October 04, 2012
multiple employer plans (MEPs) have been touted as a solution to expanding
retirement plan coverage for Americans, the Government Accountability Office
(GAO) explored this option. ---
Overall, among MEP representatives and pension experts,
there was no consensus on whether or not open MEPs or PEO-sponsored MEPs could
substantially expand pension coverage.
GAO’s analysis of 2009 plan-level data shows that the bulk
of MEP participants and assets resided in the largest 25 private-sector MEPs.
Three major sponsor types emerged among the top 25 plans: large corporations,
associations and professional employer organizations (PEO), which are firms
that provide payroll and other human resources services to clients. These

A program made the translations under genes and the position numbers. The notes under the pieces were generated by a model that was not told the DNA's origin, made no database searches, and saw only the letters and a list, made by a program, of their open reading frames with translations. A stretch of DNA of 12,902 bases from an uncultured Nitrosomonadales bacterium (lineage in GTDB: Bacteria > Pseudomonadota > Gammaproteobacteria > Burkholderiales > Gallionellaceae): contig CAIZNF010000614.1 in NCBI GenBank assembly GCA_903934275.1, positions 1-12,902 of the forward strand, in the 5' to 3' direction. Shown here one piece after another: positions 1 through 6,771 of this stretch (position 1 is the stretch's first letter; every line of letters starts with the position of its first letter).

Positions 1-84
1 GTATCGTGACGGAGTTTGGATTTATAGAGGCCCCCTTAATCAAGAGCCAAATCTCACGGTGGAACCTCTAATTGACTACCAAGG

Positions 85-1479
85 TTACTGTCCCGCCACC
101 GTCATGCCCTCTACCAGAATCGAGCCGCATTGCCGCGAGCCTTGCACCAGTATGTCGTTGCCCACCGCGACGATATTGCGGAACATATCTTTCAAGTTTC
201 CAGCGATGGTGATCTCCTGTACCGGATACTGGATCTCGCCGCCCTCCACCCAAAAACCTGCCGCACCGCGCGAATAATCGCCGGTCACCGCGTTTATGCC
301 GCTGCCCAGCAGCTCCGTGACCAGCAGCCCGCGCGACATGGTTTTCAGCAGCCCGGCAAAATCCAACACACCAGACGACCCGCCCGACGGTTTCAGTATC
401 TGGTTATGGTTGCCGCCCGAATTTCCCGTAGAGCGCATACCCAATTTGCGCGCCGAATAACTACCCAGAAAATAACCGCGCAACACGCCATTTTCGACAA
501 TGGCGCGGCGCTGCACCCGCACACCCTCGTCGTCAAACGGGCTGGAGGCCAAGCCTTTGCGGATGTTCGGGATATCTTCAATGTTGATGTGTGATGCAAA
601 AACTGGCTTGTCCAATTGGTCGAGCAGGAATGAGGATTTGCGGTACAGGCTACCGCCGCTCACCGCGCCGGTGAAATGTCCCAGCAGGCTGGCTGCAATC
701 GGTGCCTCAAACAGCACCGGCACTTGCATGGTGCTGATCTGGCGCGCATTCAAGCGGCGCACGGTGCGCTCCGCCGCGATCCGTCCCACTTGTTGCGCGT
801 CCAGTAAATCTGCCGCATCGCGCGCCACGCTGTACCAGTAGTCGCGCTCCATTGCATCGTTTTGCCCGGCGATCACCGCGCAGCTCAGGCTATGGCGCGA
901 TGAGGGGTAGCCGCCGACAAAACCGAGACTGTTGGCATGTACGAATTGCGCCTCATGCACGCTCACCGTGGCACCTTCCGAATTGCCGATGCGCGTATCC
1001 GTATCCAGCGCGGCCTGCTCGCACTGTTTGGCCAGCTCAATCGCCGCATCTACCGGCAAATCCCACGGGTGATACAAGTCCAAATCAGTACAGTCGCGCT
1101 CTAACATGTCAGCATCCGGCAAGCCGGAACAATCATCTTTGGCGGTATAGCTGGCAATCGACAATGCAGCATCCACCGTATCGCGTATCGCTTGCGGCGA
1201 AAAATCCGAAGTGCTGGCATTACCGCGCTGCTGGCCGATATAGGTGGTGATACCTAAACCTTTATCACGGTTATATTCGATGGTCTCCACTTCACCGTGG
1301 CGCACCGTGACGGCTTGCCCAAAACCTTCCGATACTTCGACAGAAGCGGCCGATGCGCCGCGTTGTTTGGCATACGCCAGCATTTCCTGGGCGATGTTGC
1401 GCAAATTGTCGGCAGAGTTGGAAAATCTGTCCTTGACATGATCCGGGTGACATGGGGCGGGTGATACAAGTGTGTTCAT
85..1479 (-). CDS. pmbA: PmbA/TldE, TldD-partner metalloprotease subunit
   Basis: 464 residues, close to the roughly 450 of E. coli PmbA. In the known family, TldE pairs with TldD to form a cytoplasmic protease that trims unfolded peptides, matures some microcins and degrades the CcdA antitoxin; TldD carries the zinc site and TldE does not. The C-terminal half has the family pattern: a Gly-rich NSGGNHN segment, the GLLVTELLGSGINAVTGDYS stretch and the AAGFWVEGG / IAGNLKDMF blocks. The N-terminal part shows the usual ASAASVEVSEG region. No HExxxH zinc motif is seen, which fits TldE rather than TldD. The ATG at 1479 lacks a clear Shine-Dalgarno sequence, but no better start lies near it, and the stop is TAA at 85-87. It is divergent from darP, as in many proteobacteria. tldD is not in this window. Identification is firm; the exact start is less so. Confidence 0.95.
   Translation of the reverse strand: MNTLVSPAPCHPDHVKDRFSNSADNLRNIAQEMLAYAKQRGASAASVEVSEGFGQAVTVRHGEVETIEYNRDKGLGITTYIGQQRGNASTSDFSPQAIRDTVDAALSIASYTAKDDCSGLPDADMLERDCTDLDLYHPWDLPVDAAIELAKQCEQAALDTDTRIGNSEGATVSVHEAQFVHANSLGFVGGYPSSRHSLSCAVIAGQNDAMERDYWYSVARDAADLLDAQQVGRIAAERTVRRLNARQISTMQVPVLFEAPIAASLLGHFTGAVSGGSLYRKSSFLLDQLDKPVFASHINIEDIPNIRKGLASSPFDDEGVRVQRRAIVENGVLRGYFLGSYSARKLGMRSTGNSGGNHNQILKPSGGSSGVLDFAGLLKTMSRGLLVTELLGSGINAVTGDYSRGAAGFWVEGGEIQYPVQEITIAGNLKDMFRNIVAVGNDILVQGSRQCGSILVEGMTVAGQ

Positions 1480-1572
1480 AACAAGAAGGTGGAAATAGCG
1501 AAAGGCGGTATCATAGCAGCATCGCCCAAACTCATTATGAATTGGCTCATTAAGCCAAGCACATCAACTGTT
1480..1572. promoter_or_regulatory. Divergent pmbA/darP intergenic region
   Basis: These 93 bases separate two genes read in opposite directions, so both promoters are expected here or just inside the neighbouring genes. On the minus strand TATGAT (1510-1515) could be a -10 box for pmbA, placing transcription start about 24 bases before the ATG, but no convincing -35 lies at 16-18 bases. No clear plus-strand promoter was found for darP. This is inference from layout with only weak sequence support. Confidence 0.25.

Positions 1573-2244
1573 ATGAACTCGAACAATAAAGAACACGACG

sponsor types differ in various ways, but notably, associations and PEO
sponsors GAO interviewed tended to have a large number of employers participating
in their plans.
Little is also known about a fourth category of sponsor type
called “open” MEPs, an MEP in which employers in the plan share no common
relationship or affiliation with the other employers in the plan. This sponsor
type appears to have come about in response to 2002 Internal Revenue Service
(IRS) guidance that allowed certain PEOs to avoid tax disqualification of their
pension plans if they were converted to MEPs. Soon after this guidance was
issued, practitioners began offering open MEPs.
MEPs are marketed as providing several employer advantages
over single-employer plans, but GAO found that these advantages may not always
be unique to MEPs. MEPs are marketed as providing reduced fiduciary liability,
administrative responsibility and cost. However, other types of single-employer
plans may also offer reduced fiduciary responsibility and third-party
administrators can reduce administrative responsibilities.